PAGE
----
“What I’m most happy about is that he’ll be able to play free cricket and express himself as the aggressive MS Dhoni we knew when he first came into the team. As a player, responsibility (captaincy) can take that away from you.”
Virat Kohli, after taking limited-overs reins from Dhoni in January 2017
Cricket is an individual pursuit in the garb of a team sport. Each performance on a cricket field can be broken down into solid, easily comprehensible numbers. It can be postulated, therefore, that in order to survive, you only need to hit more runs/take more wickets than your teammates and not necessarily the opposition. In short, you don’t need to outrun the bear, only the man next to you. Leadership in cricket demands selflessness, and therefore can be counter-intuitive. No wonder that captaincy wears most, even the best, down.
But it does liberate some. With Dhoni, captaincy complemented his cricket. As is the case with Kohli now, he revelled in responsibility. His batting average, in ODIs (53.9 against 46.9) as well as all the three formats (47.05 vs 41.38) put together, shoots up by six runs per innings as captain. The top job made him go prematurely grey, but it also made him great.
Post the 2015 World Cup in Australia and New Zealand, his batting stock plummeted. In this period, as captain, his batting average dropped to 35.9. Now it can be the natural decline of an ageing batsman, or the fact that captaincy caught up with him, or both. Conversely, it can also be deduced that giving up the Test responsibility in December 2014 didn’t as much unburden him as it undid him.
Then, in January 2017, he said “Ok, that’s it” to India’s limited-overs captaincy as well and put himself in the pool to be picked purely on the basis of his performance. A cursory look at his numbers since January 2017 strongly suggests that the move has worked. Since then, he averages a whopping 57.13 as against 50.89 previously, though his strike-rate does come down by nearly four percentage point. Fair trade — seven extra runs per innings for four fewer per hundred balls? Not quite, if you scratch the surface.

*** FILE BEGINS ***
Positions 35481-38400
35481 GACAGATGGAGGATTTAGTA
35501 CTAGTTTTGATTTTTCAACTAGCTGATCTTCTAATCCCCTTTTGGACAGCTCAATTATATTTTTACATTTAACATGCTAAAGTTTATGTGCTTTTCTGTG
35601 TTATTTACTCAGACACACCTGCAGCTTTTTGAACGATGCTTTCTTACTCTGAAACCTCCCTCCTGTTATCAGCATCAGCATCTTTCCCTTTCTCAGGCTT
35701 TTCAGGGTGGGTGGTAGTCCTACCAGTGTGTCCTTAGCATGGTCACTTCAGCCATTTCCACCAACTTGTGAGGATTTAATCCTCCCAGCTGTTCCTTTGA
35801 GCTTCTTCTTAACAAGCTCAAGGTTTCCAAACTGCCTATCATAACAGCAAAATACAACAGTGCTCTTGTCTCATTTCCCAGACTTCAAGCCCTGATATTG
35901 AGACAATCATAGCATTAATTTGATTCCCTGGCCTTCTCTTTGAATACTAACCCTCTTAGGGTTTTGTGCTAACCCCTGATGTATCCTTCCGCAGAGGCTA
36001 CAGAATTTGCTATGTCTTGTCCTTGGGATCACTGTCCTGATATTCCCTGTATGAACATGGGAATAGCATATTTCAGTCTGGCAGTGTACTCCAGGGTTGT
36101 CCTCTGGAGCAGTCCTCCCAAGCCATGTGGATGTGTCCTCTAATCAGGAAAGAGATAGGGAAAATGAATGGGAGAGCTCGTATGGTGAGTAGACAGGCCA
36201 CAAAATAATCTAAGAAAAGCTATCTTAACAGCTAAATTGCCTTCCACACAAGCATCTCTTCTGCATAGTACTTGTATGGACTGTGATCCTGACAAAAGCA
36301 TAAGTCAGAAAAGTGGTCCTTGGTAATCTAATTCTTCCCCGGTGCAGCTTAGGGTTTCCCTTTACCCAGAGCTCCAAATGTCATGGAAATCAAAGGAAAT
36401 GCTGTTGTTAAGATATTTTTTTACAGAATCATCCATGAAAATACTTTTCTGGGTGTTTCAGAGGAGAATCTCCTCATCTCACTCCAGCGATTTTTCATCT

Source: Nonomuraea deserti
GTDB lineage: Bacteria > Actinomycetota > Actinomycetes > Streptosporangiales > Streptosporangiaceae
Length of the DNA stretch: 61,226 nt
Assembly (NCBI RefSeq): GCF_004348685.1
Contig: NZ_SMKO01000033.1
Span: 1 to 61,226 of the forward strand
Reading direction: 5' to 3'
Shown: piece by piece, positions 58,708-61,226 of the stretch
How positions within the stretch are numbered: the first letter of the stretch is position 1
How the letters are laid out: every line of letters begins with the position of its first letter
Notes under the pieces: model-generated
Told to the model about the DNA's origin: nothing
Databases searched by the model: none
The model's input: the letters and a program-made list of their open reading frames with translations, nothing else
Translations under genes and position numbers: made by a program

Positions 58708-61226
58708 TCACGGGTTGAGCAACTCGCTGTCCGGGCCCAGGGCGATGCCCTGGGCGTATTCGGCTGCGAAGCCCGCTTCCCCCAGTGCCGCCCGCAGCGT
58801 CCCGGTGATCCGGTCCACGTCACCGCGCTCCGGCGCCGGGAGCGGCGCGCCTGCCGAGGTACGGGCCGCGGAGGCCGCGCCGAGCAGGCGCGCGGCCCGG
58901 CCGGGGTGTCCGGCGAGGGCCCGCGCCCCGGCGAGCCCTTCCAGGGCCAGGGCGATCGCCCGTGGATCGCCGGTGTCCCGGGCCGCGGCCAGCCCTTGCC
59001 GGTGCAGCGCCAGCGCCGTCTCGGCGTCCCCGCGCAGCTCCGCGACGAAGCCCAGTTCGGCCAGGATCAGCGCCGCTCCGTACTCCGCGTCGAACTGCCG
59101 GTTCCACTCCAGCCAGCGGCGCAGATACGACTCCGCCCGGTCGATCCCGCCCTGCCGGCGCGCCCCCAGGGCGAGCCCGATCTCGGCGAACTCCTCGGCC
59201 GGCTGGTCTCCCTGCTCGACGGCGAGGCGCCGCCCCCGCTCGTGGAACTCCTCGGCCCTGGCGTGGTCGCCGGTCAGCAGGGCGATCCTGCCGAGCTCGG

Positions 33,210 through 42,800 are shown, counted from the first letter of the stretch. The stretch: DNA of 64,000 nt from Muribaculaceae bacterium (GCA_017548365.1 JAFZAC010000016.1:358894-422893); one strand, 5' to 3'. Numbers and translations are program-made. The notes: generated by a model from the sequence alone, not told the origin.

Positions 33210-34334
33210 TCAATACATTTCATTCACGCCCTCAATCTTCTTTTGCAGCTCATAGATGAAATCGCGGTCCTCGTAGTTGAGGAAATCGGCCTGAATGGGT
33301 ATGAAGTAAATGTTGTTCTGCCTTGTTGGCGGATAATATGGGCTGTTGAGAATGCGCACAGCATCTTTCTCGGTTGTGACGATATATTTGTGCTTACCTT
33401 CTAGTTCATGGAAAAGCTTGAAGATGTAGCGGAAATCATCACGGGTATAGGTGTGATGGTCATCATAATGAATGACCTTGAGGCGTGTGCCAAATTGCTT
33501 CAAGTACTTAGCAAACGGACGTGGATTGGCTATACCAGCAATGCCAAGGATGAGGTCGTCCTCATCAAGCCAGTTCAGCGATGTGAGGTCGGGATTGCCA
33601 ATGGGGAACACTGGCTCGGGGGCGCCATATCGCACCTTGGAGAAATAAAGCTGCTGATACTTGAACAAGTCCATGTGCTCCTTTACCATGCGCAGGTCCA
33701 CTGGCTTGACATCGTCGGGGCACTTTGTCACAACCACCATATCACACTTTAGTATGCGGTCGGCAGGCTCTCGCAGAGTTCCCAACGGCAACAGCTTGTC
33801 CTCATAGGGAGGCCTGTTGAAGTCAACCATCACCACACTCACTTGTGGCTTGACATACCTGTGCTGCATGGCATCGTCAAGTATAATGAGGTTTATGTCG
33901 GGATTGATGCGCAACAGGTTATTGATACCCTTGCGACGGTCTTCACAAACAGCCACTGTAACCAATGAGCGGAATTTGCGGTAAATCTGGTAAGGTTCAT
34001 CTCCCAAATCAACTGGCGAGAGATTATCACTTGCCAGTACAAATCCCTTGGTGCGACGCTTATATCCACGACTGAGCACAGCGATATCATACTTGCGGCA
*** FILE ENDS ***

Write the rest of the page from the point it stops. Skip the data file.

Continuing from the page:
Here’s the thing with calculating batting average: As it subtracts the number of times a batsman has remained unbeaten from total innings played, it tends to give an inflated figure, especially in the case of lower-middle order batsmen who end up unbeaten more often than top order ones. The traditional arithmetic mean — total runs divided by total innings — will paint a more accurate picture. And it’s not pretty: Dhoni is scoring 4.1 fewer runs per innings (32.9) than he was before January 2017 (37). Over the last two years, the deficit becomes six runs per hit. Batting second, which was once considered Dhoni’s turf, the fall is precipitous: 9 runs per innings (from 34 to 25).
Now, it was alright if his runs were coming at a better clip — something Kohli expects of him in the aforementioned statement — but that, as we have seen, is not the case. And there are no Yuvraj Singh and Suresh Raina to share his burden in the middle order. With their contributions, they also made Dhoni the finisher he once was. [And they too benefitted from Dhoni’s presence as it afforded them the licence to hit.]